Hello world! - by tutorial


Reset! Close Code, delete everything from the folder. Also, make sure - if you run a file manager or some other app and you just installed .NET Core - that you have C:\Program Files\dotnet\ in the PATH. Funny thing: the prompt for deleting some files from Code is asking whether to send them to Recycle Bin. I have Recycled Bin disabled, so it fails and then presents you with the option to delete them permanently.

Now, armed with knowledge I go to the folder Code Hello World, run the command 'dotnet new console' ("console" is the name of the project template. Version 1.0 allowed you to omit the template and it would default to console. From version 1.1 you need to specify it explicitly) and it creates a project.json .csproj file (with the name of the folder you were in) and a Program.cs file that is identical to mine, if you count the extra using System line. I run 'dotnet restore', 'dotnet build' and I notice that obj and bin folders have been created. The output, though, is not an exe file, but a dll file. 'dotnet run' actually runs as it should and displays "Hello, World!".

Let's open it with Code. I get a "Required assets to build and debug are missing from your project. Add them?" and I say Yes, which creates the .vscode folder, containing launch.json and tasks.json. Ctrl-Shift-B pressed and I get "Compilation succeeded." Is it possible that now I could press F5 and see the program run? No, of course not, because I must "set up the launch configuration file for my application". What does it mean? Well, apparently if I go to the Debug icon and press the green arrow icon (that has the keyboard shortcut F5) the program does run. I need to press the button for the Debug Console that is at the top of the Debug panel to see the result, but it works. From then on, pressing F5 works, too, no matter where I am.

Unconvinced by the whole thing, I decide to do things again, but this time do as little as possible from the console.

Hello world! - by Code


Reset! Delete the folder entirely and restart Visual Studio code. Then proceed with the following steps:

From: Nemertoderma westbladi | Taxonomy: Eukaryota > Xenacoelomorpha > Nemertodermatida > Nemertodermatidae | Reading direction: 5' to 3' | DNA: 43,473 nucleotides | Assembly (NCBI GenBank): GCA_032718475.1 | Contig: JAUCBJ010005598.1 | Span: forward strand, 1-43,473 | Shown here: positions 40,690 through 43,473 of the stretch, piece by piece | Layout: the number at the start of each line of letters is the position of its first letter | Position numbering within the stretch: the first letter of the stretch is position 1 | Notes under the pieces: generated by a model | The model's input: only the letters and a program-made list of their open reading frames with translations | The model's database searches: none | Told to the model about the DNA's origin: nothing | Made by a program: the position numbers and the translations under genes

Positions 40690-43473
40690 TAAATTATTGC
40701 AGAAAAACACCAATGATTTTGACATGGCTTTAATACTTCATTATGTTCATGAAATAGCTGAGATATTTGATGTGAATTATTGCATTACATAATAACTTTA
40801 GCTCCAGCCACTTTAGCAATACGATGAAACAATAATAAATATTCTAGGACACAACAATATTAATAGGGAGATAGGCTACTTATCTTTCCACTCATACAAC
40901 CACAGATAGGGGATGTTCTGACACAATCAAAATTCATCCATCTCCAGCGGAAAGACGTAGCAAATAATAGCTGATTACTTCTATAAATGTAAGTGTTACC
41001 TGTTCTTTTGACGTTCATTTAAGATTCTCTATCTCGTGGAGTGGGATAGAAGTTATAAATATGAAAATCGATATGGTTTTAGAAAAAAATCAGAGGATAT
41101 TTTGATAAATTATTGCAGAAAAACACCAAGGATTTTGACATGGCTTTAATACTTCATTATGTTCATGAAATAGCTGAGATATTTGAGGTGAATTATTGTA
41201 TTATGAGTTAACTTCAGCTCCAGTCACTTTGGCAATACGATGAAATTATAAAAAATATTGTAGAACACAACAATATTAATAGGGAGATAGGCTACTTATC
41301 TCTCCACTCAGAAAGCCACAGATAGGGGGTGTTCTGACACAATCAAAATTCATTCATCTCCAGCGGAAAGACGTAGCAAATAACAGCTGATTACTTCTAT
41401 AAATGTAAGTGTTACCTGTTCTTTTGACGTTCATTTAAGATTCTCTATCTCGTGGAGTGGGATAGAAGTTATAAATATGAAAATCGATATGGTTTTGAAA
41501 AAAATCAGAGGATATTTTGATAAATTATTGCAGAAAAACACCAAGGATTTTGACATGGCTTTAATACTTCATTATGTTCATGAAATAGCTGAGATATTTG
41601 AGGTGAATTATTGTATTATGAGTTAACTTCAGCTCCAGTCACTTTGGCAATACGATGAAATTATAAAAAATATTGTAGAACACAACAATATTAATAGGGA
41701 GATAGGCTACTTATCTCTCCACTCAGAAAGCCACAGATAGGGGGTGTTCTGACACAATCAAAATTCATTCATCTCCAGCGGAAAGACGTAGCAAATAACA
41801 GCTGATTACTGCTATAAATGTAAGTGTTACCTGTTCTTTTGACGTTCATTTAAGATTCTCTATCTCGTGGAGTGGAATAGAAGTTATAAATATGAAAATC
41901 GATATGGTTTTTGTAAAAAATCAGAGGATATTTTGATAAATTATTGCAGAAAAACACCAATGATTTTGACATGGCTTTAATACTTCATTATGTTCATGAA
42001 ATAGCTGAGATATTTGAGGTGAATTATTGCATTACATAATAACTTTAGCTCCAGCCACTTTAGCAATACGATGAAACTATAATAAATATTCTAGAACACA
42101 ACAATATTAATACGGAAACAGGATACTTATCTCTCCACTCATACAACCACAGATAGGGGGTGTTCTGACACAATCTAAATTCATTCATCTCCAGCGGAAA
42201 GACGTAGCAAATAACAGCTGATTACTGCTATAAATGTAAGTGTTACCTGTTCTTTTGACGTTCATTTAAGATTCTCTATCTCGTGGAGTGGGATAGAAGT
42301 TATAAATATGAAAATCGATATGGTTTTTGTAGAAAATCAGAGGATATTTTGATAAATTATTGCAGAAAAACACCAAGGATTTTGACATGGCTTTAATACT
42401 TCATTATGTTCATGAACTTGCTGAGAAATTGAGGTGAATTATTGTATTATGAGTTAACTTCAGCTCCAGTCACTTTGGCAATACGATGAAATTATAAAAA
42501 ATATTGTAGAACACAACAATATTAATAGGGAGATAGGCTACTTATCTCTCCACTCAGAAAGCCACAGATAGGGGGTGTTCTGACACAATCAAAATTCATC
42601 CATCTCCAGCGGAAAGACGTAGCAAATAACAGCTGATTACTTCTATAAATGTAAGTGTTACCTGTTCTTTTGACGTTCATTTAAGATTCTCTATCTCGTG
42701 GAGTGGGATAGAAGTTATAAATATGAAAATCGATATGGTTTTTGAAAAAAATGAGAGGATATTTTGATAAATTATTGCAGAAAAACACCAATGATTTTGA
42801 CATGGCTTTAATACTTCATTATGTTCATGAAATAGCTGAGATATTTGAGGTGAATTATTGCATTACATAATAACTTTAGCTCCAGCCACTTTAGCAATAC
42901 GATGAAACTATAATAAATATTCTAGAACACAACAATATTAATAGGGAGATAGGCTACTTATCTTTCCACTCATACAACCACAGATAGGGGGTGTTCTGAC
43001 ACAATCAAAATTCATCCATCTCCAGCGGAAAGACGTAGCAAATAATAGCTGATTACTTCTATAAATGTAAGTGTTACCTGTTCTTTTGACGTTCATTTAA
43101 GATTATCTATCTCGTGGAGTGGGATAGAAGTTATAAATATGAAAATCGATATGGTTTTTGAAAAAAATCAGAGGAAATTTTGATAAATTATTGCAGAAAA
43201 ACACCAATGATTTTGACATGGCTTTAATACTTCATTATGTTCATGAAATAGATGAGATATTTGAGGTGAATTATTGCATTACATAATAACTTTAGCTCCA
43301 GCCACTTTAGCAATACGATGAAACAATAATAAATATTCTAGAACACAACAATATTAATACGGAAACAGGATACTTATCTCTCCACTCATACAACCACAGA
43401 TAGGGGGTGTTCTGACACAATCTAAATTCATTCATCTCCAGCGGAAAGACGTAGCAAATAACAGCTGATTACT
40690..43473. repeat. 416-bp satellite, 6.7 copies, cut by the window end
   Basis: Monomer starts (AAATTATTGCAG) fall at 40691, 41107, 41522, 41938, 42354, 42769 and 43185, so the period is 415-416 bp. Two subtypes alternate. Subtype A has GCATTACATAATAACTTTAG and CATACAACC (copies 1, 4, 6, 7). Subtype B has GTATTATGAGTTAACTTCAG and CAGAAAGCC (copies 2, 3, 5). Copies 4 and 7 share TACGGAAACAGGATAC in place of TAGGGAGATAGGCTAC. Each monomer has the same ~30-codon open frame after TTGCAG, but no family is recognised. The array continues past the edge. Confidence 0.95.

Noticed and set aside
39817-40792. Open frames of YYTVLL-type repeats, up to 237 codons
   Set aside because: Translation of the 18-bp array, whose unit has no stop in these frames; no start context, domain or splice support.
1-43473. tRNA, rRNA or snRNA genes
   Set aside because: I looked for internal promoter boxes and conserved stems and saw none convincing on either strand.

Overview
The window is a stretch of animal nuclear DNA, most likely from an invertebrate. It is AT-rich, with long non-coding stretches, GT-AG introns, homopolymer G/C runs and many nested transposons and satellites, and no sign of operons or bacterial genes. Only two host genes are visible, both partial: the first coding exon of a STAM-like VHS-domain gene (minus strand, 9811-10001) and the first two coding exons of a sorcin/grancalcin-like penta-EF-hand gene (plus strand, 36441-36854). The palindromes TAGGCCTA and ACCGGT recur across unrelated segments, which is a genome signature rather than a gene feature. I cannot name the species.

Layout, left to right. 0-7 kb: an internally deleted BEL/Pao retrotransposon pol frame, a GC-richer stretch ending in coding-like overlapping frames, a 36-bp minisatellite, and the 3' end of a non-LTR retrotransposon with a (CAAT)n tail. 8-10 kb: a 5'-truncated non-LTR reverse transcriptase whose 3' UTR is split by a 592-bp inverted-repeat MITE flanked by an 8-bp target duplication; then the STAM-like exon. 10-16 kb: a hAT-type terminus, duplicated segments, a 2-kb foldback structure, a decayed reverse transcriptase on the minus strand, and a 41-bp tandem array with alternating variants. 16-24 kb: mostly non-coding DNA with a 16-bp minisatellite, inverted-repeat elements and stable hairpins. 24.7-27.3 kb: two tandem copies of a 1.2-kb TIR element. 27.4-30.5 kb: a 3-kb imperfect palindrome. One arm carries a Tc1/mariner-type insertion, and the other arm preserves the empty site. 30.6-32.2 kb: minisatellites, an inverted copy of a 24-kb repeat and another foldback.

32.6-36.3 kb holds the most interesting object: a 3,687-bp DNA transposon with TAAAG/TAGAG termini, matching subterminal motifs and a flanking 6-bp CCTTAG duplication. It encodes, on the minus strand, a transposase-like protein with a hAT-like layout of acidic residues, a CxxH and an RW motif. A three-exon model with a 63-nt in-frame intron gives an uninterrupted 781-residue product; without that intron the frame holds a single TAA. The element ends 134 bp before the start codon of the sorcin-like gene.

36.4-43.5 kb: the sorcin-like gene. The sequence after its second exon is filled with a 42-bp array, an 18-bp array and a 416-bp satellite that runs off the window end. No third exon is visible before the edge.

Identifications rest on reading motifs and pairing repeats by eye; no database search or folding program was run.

1. Go to the Explorer icon and click on Open Folder (or FileOpen Folder)
  2. Create a Code Hello World folder
  3. Right click under the folder in Explorer and choose Open in Command Prompt - if you have it. Some Windows versions removed this option from their context menu. If not, select Open in New Window, go to the File menu and select Open Command Prompt (as Administrator, if you can) from there
  4. Write 'dotnet new console' in the console window, then close the command prompt and the Windows Explorer window, if you needed it
  5. Select the newly created Code Hello World folder
  6. From the open folder, open Program.cs
  7. To the warning "Required assets to build and debug are missing from your project. Add them?" click Yes
  8. To the info "There are unresolved dependencies from '<your project>.csproj'. Please execute the restore command to continue." click Restore
  9. Click the Debug icon and press the green play arrow

That's it!


But let's discuss one poignantly ridiculous part of the step list. Why did we have to open and close the folder? It is in order to get that prompt to add required assets. If you try to run the app without doing that, Code will create a generic launch.json file with placeholders instead of actual folder names. Instead of
{
    "version": "0.2.0",
    "configurations": [
        {
            "name": ".NET Core Launch (console)",
            "type": "coreclr",
            "request": "launch",
            "preLaunchTask": "build",
            "program": "${workspaceRoot}/bin/Debug/netcoreapp1.0/Code Hello World.dll",